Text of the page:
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Houston Breakthrough 1979-09
Page 6
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Houston Breakthrough 1979-09 - Page 6. September 1979. Special Collections, University of Houston Libraries. University of Houston Digital Library. Web. August 1, 2014. http://digital.lib.uh.edu/collection/feminist/item/536/show/514.

Disclaimer: This is a general citation for reference purposes. Please consult the most recent edition of your style manual for the proper formatting of the type of source you are citing. If the date given in the citation does not match the date on the digital item, use the more accurate date below the digital item.

(September 1979). Houston Breakthrough 1979-09 - Page 6. Houston and Texas Feminist and Lesbian Newsletters. Special Collections, University of Houston Libraries. Retrieved from http://digital.lib.uh.edu/collection/feminist/item/536/show/514

Disclaimer: This is a general citation for reference purposes. Please consult the most recent edition of your style manual for the proper formatting of the type of source you are citing. If the date given in the citation does not match the date on the digital item, use the more accurate date below the digital item.

Houston Breakthrough 1979-09 - Page 6, September 1979, Houston and Texas Feminist and Lesbian Newsletters, Special Collections, University of Houston Libraries, accessed August 1, 2014, http://digital.lib.uh.edu/collection/feminist/item/536/show/514.

Disclaimer: This is a general citation for reference purposes. Please consult the most recent edition of your style manual for the proper formatting of the type of source you are citing. If the date given in the citation does not match the date on the digital item, use the more accurate date below the digital item.

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Compound Item Description
Title Houston Breakthrough 1979-09
Publisher Breakthrough Publishing Co.
Date September 1979
Subject.Topical (LCSH)
  • Women--Texas--Periodicals
  • Feminism--United States--Periodicals
Subject.Geographic (TGN)
  • Houston, Texas
Genre (AAT)
  • periodicals
Language English
Physical Description 28 page periodical
Format (IMT)
  • image/jpeg
Original Item Location http://library.uh.edu/record=b2332724~S11
Digital Collection Houston and Texas Feminist and Lesbian Newsletters
Digital Collection URL http://digital.lib.uh.edu/collection/feminist
Repository Special Collections, University of Houston Libraries
Repository URL http://info.lib.uh.edu/about/campus-libraries-collections/special-collections
Use and Reproduction Educational use only, no other permissions given. Copyright to this resource is held by the content creator, author, artist or other entity, and is provided here for educational purposes only. It may not be reproduced or distributed in any format without written permission of the copyright owner. For more information please see the UH Digital Library Fair Use policy on the “About” page of this website.
File name index.cpd
Item Description
Title Page 6
Subject.Topical (LCSH)
  • Women--Texas--Periodicals
  • Feminism--United States--Periodicals
Repository Special Collections, University of Houston Libraries
Use and Reproduction Educational use only, no other permissions given. Copyright to this resource is held by the content creator, author, artist or other entity, and is provided here for educational purposes only. It may not be reproduced or distributed in any format without written permission of the copyright owner. For more information please see the UH Digital Library Fair Use policy on the “About” page of this website.
File name femin_201109_553af.jpg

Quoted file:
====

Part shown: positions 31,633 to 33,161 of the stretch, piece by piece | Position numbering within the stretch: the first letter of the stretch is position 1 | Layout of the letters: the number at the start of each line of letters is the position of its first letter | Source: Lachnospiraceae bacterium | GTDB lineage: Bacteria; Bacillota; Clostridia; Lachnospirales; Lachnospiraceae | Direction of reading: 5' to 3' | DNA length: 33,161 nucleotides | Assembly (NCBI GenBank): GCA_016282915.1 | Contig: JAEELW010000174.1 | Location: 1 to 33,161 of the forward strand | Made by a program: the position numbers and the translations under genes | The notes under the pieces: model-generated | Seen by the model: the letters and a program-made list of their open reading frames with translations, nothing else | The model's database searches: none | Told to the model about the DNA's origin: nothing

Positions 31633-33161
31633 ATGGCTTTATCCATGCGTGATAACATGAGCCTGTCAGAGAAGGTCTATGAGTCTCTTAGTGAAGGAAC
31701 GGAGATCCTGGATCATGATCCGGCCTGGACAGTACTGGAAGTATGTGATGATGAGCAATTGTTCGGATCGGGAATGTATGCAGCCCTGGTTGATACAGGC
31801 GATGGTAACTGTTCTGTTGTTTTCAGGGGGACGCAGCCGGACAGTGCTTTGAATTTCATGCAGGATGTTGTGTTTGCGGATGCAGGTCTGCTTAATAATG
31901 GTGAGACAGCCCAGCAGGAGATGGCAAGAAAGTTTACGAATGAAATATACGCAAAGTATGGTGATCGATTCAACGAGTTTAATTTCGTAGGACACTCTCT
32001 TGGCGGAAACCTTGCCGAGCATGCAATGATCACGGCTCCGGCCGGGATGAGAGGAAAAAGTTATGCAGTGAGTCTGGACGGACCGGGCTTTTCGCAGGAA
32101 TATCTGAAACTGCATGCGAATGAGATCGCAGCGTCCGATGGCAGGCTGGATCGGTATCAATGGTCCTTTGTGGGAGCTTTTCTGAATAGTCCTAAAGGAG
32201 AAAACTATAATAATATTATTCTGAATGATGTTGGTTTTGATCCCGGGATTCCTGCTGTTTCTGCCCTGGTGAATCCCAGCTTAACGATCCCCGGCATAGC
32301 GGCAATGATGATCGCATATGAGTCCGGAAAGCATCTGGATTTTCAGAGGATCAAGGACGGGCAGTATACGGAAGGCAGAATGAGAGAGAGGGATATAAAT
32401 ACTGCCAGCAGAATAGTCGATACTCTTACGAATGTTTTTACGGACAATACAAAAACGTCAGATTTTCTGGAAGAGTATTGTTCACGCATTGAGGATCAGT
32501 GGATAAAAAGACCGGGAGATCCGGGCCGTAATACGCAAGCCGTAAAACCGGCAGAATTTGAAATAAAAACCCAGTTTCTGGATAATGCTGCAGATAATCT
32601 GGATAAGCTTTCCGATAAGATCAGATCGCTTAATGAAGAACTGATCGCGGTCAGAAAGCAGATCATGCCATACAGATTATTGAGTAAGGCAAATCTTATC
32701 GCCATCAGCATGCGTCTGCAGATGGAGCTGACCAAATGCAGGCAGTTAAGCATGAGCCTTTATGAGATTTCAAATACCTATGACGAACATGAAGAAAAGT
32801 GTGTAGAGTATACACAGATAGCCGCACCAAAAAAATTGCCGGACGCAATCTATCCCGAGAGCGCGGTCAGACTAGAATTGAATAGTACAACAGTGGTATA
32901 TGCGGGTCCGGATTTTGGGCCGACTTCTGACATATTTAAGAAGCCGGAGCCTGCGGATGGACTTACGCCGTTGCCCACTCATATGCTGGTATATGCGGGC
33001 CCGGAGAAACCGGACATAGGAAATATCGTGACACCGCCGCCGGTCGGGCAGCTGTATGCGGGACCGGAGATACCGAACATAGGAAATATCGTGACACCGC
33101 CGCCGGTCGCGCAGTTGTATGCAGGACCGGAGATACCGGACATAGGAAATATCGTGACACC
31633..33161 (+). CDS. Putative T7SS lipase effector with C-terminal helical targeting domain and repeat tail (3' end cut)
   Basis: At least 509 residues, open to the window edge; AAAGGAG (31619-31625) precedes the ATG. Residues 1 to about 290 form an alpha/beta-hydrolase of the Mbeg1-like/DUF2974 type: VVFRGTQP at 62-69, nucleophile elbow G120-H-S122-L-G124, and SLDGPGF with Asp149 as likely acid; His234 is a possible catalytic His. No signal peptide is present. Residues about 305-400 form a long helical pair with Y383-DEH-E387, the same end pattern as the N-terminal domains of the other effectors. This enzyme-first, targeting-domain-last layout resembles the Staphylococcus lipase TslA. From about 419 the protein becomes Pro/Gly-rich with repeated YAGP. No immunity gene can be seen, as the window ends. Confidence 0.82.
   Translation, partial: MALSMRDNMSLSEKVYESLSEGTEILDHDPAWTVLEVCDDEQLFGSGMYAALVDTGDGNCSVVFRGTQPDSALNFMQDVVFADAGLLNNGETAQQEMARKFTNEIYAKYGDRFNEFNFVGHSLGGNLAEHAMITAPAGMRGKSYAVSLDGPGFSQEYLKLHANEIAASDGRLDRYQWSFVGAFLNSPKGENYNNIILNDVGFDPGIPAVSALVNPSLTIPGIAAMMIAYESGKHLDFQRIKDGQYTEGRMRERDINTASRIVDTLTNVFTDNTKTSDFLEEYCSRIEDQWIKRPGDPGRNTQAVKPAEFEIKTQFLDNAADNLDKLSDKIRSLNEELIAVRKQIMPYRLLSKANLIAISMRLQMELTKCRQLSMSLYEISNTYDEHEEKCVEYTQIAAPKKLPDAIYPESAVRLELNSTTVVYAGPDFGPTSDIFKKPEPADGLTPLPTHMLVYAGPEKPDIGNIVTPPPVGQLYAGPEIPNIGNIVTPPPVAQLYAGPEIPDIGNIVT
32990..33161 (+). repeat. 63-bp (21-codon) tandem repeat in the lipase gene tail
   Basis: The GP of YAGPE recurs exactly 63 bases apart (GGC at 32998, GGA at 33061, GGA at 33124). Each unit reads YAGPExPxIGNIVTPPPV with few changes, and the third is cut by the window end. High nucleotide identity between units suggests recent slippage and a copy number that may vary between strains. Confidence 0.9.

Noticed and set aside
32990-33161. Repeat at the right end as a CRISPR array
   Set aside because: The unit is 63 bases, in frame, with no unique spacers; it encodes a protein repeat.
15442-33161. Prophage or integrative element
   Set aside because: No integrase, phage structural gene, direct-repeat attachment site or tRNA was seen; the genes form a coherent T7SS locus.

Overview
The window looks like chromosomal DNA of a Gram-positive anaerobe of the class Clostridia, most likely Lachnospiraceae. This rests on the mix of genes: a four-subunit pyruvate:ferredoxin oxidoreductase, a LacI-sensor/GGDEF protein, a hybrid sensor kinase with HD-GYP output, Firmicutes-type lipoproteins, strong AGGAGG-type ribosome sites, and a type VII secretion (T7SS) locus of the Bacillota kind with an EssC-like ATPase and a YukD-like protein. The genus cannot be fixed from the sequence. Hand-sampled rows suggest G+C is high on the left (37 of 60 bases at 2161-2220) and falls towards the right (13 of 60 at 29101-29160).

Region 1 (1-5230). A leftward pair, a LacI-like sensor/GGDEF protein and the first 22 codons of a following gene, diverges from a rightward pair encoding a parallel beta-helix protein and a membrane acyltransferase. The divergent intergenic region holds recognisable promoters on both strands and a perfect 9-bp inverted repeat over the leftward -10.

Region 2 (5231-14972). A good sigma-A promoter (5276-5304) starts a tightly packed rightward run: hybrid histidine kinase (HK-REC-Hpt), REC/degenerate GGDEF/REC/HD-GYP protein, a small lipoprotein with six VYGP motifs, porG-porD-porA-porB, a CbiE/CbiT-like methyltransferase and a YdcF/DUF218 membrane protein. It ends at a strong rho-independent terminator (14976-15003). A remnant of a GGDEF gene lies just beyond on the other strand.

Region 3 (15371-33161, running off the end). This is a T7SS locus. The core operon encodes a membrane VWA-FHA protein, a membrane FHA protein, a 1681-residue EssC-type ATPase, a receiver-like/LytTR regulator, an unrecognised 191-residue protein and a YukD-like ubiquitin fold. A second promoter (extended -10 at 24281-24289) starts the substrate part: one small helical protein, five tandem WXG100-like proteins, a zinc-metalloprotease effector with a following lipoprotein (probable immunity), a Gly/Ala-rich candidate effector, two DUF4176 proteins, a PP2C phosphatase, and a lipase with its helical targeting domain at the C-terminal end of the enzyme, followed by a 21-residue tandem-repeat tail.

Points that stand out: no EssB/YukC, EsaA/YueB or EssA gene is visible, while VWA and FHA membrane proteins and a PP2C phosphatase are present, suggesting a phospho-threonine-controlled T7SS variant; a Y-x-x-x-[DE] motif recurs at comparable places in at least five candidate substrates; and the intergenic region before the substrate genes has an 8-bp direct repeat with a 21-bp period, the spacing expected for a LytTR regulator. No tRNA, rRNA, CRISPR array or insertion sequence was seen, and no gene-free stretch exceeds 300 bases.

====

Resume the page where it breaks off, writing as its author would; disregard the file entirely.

Transcript Media Matters by gabrielle cosgriff We get there first and stay all day," claims the Houston Post. Well, not any more. As of September 4, the Houston Chronicle has a morning edition, complete with bright yellow banner and assorted hoopla. The Post's reaction to this encroachment on its early-morning turf, even before it happened, was to come out with a "Final Edition," starting August 23, which hits the newsstands later in the morning. The Chronicle is opening seven bureaus in surrounding areas, such as Huntsville and Brenham, and is hiring several new reporters. Even Ed McMahon, TV's huckster supreme, is in on the act. Extolling the Chronicle's new features and expanded coverage, McMahon's TV ads promise "everything you'd ever want in a newspaper." The fact that both dailies now have morning editions may lead to some confusion. Unfortunately, time of delivery has sometimes been a useful guide in telling one from the other, since content and style are often interchangeable. Take, for example, their strikingly similar coverage of the recent difference of opinion between City Controller Kathy Whitmire and Houston Mayor Jim McConn. Whitmire questioned the expenditure of funds for hiring consultants to help the city draw single-member district boundaries. McConn threatened to take her to court if.she didn't approve the expenditures. peaceably, McConn said, she'll have to face the city's guns in court." In that same Post story, McConn, his feathers obviously ruffled, said, "The mother hen sits on most contracts. But the mother hen will be blasted out of the coop if she doesn't turn it loose . . . We'll take her to court." The sexual put-down of "mother hen" and the violence of "blasted out of the coop" are further illustrations, (as if we needed any) that the macho, frontier mentality is alive and well in Houston. The Texas Observer has been without an official editor since Jim Hightower resigned in July to run for the Texas Railroad Commission. Managing editor Linda Rocawich is acting editor until the position is filled. September 1 was the deadline for applications, and Rocawich did not apply for the job. Rocawich has been at the Observer for two years and has been managing editor since February. Before that, the Observer had no managing editor for six months, while Rocawich, who was then associate editor, and fellow associate editor Eric Hartman, shared the responsibilities of the job. "We were trying to do things differently," said Rocawich. "Neither one of us wanted to create hierarchies. Neither of The mother hen sits on most contracts. But the mother hen will be blasted out of the coop if she doesn't turn it loose.. .We'll take her (City Comptroller Kathy Whitmire) to court. —Mayor Jim McConn The Post's Tom Kennedy began his story, "In the fashion of a classic western standoff, Mayor Jim McConn . . . gave . . . Whitmire until high noon Thursday ... If Whitmire fails to act . . . he will aim the city's legal guns at her and take her to . . . court for a showdown." Not to be outdone, or outdrawn, Fred Harper of the Chronicle said, "An old- time western showdown is shaping up at high noon Thursday between . . . McConn and . . . Whitmire, both sticking to their guns . . . Unless Whitmire goes along us wanted all the administrative responsibilities—we thought we could divide it up. But it worked out that we did need somebody who was responsible for managing." So Rocawich is now officially the managing editor. She is also the de facto editor, with all the authority of the editor, "for however long it takes." With or without titles, the staff of the Observer, that "journal of free voices," continues to bring us the best in Texas journalism. Speaking of titles, it's time for an update on how the world turns at Houston City Magazine. Out, fired by owner Francois de Menil on August 2, are publisher Gary Easterly, editor David Crossley, design director Peggy McDaniel, and advertising director Lynette Gannon. In, as of that date, are publisher Francois de Menil and editor Nathan Fain. Out, then in, is managing editor Linda Sylvan, who handed in her resignation a week after the firings, then withdrew it. Out, then in, then out again, is Laura Furman, who quit to protest the killing of a nuclear story in June, then came back as a consultant, then was fired by editor Fain. the thick of another magazine project." He will be part-owner and publisher of Texas Sports magazine, due to hit the newsstands in September 1980. A monthly, the magazine will be "very unusual," promises Easterly, "no scores, no how to string a racquet or swing a golf club-it will celebrate the sports fanatic in all of us, the good and the bad." Ex-editor Crossley, who replaced ex-ex-editor Tom Curtis last March, has several irons in the fire. Among other projects, he is working on some ideas to do with the space program. Laura Furman has been in New York recently, putting the finishing touches on her book of short stories, The Glass House, which will be published by One night a British intelligence officer told me that the Ayatollah Khomeini is an imposter. He said the real Khomeini had three fingers missing from his left hand and that everybody in British intelligence knows that. —Marge Crumbaker De Menil, you may remember, caused a lot of fallout among the staff when he killed a story that was critical of the South Texas Nuclear Project (Media Matters, May, June, 1979.) Incidentally, Crossley shared the byline on that story with Andrew Sansom, although he does not believe that was the reason he was fired. Fain, who grew up in Nacogdoches, considers himself the "New York influence" at City, says a staffer. He came down from New York this summer, where he had been a freelance writer, at ex-editor Crossley's request. "I didn't realize I was hiring my own replacement." says a bemused Crossley. Fain is no stranger to Houston. For several years he was the Houston Post's film and theater critic, and he worked on the old Houston Journalism Review. He put in a stint in the early days at KPFT, Houston's public radio station. Opting for discretion over valor, says Fain, "I decided to quit the second time the transmitter was blown up." As editor, Fain promises "more service pieces" and says that City's "graphic excellence will be improved." Ex-publisher Easterly is already "in Viking next year. Two of her stories have been bought by the New Yorker and will be published within the next year. As we go to press, we learn that Francois de Menil, president of de Menil Publications, Inc., owners of City, and now publisher of City, will have a new title in next month's staff box—editor-in-chief of City. As ex-publisher Easterly notes: "It's his money." The Dallas Times Herald is getting ready to open a Houston bureau -finally. It's a move that has been rumored in newspaper circles for at least two years. State editor Jon Sender- ling and managing editor Will Jarrett came down to talk to some local talent recently for what, at least initially, will be a one-person operation. They have also interviewed prospects from outside the area. Besides the obvious logic of having their own staffer in the state's largest city, there is another reason for the Times Herald's move. The evening daily was bought in 1969 by the Times Mirror Co., daniel boone cycle 5318 CRAWFORD HOUSTON, TEXAS 77004 (713) 526-7011 HQUSTpN BREAKTHROUGH SEPTEMBER 1979